Right now, on driving ranges around the World, golfers are working themselves into a mess.
It’s not always true that practice makes you better – in many cases it can make you worse, or you can unknowingly ingrain faults that become hard to unravel. This article is designed to help guard you against that.
I had a lesson with a player recently who had lost a lot of distance and couldn’t figure out why. I knew this player’s history, and within one swing could see the issue.
This player had always had a pretty neutral swing path, and so produced very straight shots towards the target when their clubface and strike were also functional.
However, somewhere along the line, this player had started to strike the toe of the club.
We know that, when we strike off center, a twisting of the club (around its center of mass) occurs. This can, in bigger headed clubs, create significant counter-twisting, or “gear effect”, on the ball.
If you want to dive deeper into gear effect, I have a video below.
However, to give a really brief summary;
All else being equal, a shot struck more from the toe of the club will curve more left/less right…… and a shot struck more from the heel of the club will curve more right/less left.
So, you can imagine, this player who is presenting the face and path square (which would normally result in a perfect shot) is now experiencing toe-hooks due to gear effect.
Even though I had explained gear effect to this player and linked him to my articles and videos, he always thought it was too much of an advanced concept that wouldn’t apply to him.
Boy was he wrong!
Our unconscious minds will tend to find a solution – but it’s not always the most optimal solution. In this case, the player’s unconscious started to swing left and open the face to the right.
WARNING – Graphic content!
Yuck – what a soup or errors!
So now, the player was hitting straight shots – but they were doing it with a complete botch-job of an impact. They were now;
- Swinging left with an open face (making the ball fade to the right)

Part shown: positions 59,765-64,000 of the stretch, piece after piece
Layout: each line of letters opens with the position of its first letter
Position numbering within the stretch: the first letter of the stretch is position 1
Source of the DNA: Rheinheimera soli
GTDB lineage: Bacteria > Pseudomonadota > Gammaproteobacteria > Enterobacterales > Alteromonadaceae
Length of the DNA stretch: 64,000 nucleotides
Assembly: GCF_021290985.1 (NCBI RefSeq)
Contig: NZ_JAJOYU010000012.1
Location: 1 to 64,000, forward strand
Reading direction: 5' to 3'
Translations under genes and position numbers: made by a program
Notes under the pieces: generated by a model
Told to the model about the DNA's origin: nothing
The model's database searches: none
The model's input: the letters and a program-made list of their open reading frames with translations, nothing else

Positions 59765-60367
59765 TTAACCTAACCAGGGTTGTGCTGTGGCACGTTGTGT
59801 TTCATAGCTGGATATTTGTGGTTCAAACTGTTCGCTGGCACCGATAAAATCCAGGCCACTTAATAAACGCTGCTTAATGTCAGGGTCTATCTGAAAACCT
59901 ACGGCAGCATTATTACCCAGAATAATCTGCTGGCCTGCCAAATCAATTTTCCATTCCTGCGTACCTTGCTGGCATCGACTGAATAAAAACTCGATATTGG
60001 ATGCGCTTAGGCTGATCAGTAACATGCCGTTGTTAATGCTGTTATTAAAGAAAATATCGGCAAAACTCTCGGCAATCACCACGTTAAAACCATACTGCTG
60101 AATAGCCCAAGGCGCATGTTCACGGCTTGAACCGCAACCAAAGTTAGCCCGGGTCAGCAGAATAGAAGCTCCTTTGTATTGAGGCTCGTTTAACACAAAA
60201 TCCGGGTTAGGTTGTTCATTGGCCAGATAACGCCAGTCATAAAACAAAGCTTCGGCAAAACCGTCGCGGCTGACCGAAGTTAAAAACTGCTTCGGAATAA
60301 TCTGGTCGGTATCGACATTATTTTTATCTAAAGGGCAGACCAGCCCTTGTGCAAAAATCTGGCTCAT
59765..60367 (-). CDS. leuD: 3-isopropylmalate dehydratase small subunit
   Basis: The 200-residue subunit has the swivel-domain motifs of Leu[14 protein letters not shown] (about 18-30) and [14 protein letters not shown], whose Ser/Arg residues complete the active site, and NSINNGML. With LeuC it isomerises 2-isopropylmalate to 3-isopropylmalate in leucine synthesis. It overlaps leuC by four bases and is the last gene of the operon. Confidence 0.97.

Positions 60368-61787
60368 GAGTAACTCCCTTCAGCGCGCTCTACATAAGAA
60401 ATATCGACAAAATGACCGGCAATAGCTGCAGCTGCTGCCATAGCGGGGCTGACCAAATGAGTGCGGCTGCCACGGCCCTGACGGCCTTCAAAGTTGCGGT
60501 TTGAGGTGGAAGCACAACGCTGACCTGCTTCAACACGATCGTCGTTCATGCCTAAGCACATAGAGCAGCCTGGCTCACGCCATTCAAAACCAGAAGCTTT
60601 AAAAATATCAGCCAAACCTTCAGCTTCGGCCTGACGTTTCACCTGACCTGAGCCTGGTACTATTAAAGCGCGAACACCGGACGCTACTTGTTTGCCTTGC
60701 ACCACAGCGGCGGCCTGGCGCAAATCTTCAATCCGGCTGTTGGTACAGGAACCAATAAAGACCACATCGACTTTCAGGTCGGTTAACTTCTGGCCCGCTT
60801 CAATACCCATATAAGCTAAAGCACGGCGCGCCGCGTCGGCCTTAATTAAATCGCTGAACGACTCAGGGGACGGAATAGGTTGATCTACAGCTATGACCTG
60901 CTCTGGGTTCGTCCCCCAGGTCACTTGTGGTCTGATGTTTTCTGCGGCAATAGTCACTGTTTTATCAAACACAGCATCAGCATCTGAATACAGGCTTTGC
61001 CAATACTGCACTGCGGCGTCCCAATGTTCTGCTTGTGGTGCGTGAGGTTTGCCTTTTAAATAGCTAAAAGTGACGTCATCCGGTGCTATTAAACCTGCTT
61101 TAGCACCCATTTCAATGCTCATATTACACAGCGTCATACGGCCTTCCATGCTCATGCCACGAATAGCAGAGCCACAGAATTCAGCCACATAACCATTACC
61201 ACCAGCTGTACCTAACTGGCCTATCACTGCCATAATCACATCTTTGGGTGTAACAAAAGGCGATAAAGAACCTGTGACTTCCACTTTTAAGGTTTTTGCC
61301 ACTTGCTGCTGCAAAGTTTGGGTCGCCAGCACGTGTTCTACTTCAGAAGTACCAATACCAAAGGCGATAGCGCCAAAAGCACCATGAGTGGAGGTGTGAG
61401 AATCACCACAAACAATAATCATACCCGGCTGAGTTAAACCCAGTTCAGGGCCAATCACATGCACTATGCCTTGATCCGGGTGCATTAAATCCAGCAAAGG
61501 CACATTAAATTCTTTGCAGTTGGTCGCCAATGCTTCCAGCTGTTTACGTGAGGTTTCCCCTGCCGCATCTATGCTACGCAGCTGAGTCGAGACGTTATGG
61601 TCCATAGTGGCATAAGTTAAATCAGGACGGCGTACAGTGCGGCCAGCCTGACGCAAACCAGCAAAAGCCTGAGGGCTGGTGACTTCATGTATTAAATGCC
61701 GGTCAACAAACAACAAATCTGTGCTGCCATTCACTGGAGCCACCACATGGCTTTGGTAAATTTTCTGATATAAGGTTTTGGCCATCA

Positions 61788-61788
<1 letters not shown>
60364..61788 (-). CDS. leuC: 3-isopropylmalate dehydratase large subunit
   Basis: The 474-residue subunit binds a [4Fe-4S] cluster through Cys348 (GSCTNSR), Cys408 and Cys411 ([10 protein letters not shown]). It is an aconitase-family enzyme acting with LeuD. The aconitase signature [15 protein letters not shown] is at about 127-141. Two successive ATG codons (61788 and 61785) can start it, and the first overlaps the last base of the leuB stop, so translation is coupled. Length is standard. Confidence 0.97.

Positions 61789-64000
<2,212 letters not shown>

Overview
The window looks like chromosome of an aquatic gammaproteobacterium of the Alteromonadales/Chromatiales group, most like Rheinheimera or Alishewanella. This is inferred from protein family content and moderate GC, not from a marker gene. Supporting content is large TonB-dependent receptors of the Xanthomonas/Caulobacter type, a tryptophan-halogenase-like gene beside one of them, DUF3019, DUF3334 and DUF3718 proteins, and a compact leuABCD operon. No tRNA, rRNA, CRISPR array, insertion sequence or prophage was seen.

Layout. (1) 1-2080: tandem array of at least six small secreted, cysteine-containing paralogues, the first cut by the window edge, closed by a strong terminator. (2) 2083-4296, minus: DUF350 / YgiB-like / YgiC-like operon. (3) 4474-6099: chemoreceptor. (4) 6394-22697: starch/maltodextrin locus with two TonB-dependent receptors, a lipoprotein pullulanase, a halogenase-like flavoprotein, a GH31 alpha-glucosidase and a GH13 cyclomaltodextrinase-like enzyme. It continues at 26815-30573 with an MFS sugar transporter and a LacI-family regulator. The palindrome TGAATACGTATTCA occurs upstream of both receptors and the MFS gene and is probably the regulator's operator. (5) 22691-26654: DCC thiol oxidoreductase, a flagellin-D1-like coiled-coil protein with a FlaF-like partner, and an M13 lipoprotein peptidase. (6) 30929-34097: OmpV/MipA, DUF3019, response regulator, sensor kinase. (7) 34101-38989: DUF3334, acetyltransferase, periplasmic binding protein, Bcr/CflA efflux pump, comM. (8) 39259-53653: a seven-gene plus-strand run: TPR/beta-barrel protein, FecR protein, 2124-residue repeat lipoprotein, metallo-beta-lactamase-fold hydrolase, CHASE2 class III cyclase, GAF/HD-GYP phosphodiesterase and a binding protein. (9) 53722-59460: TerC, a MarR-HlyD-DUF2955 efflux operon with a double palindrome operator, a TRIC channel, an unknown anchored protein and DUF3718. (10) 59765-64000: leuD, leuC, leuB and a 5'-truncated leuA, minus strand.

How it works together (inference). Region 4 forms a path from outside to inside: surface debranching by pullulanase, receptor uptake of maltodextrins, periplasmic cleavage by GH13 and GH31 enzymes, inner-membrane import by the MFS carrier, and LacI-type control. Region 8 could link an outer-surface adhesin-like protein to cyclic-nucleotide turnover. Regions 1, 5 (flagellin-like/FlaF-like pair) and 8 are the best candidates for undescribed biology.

- Striking the toe (making the ball hook)
And the two opposing factors basically cancelled each other out.
So What’s The Problem?
When you swing left with an open face, you are effectively creating a more oblique contact (less of a direct punch). This reduces the ball speed significantly, resulting in a loss of distance and a big-ole slice.
By hitting the toe of the club with the driver, the extra hook spin negates the slice and creates a straighter shot….. BUT, missing the sweet spot in this way also reduces the ball speed further.
So now, this player was hitting straight shots, but they were higher, weaker, spinnier and about 40 yards shorter.
I’ve seen the same story in reverse where a hooker of a ball unconsciously learns to strike the heel of the club, resulting in straight shots that go nowhere. So, if you have lost distance recently, or if you have never been a long hitter, this could be you!
What Can I Do?
You’ve already done something by reading this article. By understanding the basics of gear effect and the potential poor impact combinations that you could find yourself in, you are ahead of the pack.
I’ve even seen coaches not understand gear effect! Make sure you pick an educated coach when working with one.
The other things I would recommend are;
- Know your strike – use effective feedback and improve your ability to self-identify your strike location.
- Understand gear effect fully – This article gave you the basics, but it is more nuanced than this
- Understand face direction and swing path, and how they affect direction – The more in-depth you understand these elements, the more you are able to self-coach and not go down poor roads (consciously or unconsciously).
- Get a plan – I have several online courses which help you reach your potential via improved understanding and awareness, technique and skill development.
If you want to learn more about my improvement plans, click the image link below.